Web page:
regarding switching parties would have to be carefully considered. The greatest single issue by far is “Rank and File” (RNF) Republicans that don’t care to understand our organization or learn Roberts Rules (in other words, normal people with normal lives) that simply expect responsible governance and expect the Republican elected to deliver. There are more than enough of those to compensate for any Democrat or Libertarian crossover

    Voter Education is our only weapon. The Libertarian message is one everyone can identify with until they examine the other side of the coin. They have a party and 90% of voters are certainly smart enough to know the down side doesn’t compensate for what they agree with.

    The Campaign for Liberty (C4L) is a libertarian splinter organization that is pro-life but as socially liberal as libertarians in every other way that I am aware of. It is impossible to generalize all their members, especially since their web presence has been so well sanitized. If one really wants to know their history and what their senior leadership believes, one needs to follow the von Mises institute and Lew Rockwell. The nostalgia for what never was, the unachievable anarchist utopia and hatred for the military (and I mean soldiers, not the politicians that decide) would change a lot of minds.

  3. Lovettsville Lady says:

    Members of the Tea Party insist this young man is wrong. Much of what he says never happened.

  4. Karen Duncan says:

    I read that article and thought the kid was a self-serving self-promoter. The key point for me is that he did not simply provide the data analysis for this group, he taught them how to do it, so any advantage he might have given to the tea partiers who took down Cantor will now be turned against the Democrats too. As somebody on Facebook put it, “he taught them how to fish and now they can defeat Dems and Republicans for life.”

    Nobody smart claims to be a Democrat and brags about that.

    On another note, on the Democratic side of the aisle, I agree with you on having party registration and closed primaries. FWIW, most of my party doesn’t agree with me either. But I believe that selecting a candidate should be the prerogative of the party. That’s a nominating process. Selecting the officeholder should be open to everybody. Nominating a candidate is not the same thing as electing an official. Now, I wish I can get more people to see it my way 🙂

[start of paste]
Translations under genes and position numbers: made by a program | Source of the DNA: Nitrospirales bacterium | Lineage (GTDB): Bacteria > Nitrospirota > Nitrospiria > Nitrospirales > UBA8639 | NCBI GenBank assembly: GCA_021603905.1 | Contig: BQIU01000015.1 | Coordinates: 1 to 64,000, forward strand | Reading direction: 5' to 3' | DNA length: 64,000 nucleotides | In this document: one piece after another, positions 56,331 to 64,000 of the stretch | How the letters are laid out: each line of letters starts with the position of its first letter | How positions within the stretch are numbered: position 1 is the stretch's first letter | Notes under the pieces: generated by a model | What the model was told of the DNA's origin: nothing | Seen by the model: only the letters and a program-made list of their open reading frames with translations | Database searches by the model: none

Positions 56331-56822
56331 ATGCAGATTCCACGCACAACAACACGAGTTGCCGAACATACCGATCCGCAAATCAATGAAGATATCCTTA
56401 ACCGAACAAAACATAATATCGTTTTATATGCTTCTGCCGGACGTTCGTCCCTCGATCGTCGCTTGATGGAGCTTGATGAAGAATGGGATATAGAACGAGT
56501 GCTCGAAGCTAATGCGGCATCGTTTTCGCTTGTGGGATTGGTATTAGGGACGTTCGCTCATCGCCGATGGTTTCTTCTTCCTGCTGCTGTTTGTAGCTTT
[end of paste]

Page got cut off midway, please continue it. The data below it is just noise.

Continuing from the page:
5. […] In a recent poll, Dave Brat lost among Republicans 51 percent to 49 percent but won among “other” voters 71 percent to 29 percent. Those non-Republican voters flipped the race and proved true a Washington Post piece written by a Democratic operative claiming to have coordinated with the tea party to defeat Eric Cantor (see Democrats help take down Eric Cantor). […]

  6. […] While the Congressman won past Republican primaries with a comfortable margin, he was beaten by a large turnout of first-time primary voters, Independents, and Democrats. The findings by McLaughlin and Associates help to confirm a Washington Post story by Democrat Brian Umana who claimed to work with tea party leaders to cultivate outside voters to defeat the Majority Leader (see Democrats help tea party down Eric Cantor). […]

  7. […] While the Congressman won past Republican primaries with a comfortable margin, he was beaten by a large turnout of first-time primary voters, Independents, and Democrats. The findings by McLaughlin and Associates help to confirm a Washington Post story by Democrat Brian Umana who claimed to work with tea party leaders to cultivate outside voters to defeat the Majority Leader (see Democrats help tea party down Eric Cantor). […]